When balancing the Pioneer factors, courts have placed the greatest weight on whether any prejudice to the debtor will occur by allowing the late claim. The party seeking to file a late claim bears the burden of proving a lack of prejudice to the debtor. Courts considering a tardy filing have all examined the relationship between the length of the delay and the creditor’s control over the circumstances causing the delay in order to determine its reasonableness. For example, if the debtor did not list the creditor in the debtor’s Schedules, and the creditor did not find out about the bankruptcy filing until after the bar date for filing claims, its late filing may be excused under the doctrine of excusable neglect. On the other hand, if the creditor knew about the bankruptcy case but failed to file a timely claim, even if the debtor did not list the creditor on the debtor’s Schedules, its claim may be denied.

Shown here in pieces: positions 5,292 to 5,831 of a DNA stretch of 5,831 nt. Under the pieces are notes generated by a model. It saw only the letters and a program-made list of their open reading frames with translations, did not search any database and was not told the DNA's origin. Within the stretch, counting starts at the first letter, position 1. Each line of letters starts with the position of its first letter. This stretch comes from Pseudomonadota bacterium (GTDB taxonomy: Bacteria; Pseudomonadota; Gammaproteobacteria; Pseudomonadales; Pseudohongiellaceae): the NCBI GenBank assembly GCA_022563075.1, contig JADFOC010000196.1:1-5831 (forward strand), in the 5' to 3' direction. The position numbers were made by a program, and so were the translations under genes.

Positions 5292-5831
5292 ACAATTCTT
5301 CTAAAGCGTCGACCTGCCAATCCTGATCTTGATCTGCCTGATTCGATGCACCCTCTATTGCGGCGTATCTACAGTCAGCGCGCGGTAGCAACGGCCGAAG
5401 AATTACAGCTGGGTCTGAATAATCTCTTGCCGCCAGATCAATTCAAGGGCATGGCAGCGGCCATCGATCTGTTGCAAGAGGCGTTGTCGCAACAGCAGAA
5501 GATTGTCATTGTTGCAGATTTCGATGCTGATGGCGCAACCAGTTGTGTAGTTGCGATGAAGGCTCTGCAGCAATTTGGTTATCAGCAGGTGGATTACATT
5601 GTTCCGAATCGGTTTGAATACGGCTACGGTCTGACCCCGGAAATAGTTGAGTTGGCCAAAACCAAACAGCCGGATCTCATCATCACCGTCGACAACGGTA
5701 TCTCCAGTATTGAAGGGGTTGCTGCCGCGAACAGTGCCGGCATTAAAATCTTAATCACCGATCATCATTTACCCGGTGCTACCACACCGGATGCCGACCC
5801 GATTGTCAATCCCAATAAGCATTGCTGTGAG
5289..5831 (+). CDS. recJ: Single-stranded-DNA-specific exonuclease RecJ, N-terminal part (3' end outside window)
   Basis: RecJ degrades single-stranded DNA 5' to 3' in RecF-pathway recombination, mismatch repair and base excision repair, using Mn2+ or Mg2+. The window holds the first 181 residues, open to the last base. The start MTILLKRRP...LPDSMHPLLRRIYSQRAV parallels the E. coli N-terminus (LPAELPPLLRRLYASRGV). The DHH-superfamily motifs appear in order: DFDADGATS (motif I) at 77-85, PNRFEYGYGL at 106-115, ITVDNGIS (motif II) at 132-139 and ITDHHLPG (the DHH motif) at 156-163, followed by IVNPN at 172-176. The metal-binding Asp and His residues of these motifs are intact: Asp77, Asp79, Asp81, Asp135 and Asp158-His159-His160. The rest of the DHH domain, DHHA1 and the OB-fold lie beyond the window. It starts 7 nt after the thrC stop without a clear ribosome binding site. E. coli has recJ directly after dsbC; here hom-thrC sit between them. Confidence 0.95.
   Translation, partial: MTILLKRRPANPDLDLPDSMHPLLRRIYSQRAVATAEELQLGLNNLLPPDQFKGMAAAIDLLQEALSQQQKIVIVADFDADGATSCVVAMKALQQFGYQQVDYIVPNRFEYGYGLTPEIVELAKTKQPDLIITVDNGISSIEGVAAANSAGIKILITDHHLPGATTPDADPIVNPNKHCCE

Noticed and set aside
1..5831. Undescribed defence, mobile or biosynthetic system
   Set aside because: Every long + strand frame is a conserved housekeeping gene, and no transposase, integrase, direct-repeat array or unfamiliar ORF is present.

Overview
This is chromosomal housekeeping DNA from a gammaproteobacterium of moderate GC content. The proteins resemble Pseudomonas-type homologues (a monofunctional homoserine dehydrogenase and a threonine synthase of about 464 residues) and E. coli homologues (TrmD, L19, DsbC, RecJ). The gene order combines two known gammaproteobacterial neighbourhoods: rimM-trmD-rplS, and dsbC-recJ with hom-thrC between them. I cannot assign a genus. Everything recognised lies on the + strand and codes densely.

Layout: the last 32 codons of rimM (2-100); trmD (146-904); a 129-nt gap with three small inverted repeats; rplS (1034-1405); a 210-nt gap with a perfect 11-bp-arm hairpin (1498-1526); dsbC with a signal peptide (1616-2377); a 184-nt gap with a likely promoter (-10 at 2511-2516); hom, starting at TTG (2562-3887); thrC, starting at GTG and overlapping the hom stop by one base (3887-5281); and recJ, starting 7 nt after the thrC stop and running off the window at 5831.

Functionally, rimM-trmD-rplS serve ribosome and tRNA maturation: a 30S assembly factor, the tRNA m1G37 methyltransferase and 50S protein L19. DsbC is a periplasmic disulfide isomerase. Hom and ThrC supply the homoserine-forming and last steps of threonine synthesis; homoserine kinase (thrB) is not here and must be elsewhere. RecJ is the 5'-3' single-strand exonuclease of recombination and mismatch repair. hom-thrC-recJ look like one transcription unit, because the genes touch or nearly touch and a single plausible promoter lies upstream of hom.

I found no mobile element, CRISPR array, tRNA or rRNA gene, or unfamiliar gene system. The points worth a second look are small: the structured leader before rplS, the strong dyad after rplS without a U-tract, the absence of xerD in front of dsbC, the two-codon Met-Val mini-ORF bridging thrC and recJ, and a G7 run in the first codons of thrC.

If the creditor did not file a timely proof of claim, but did file other pleadings in the debtor’s case, the court may consider those pleadings as “informal” proof of claims, which can then be amended after the bar date by the filing of a formal proof of claim. Whether an informal proof of claim should be allowed is an equitable determination made within the sound discretion of the bankruptcy judge. The factors the courts consider in determining whether the prior pleading constitutes informal claims include: whether the pleading was in writing and filed in the debtor’s bankruptcy case; was a demand by the creditor on the debtor’s estate; expressed the intent to hold the debtor liable for the debt; and, finally, whether it would be equitable under the circumstances of the case to allow the filing of formal proof of claim. For example, the filing of an objection to the debtor’s discharge, may be considered an informal proof of claim if it contains all the information stated above. However, if the complaint does not contain a demand on the debtor’s estate, it may not be considered an informal proof of claim.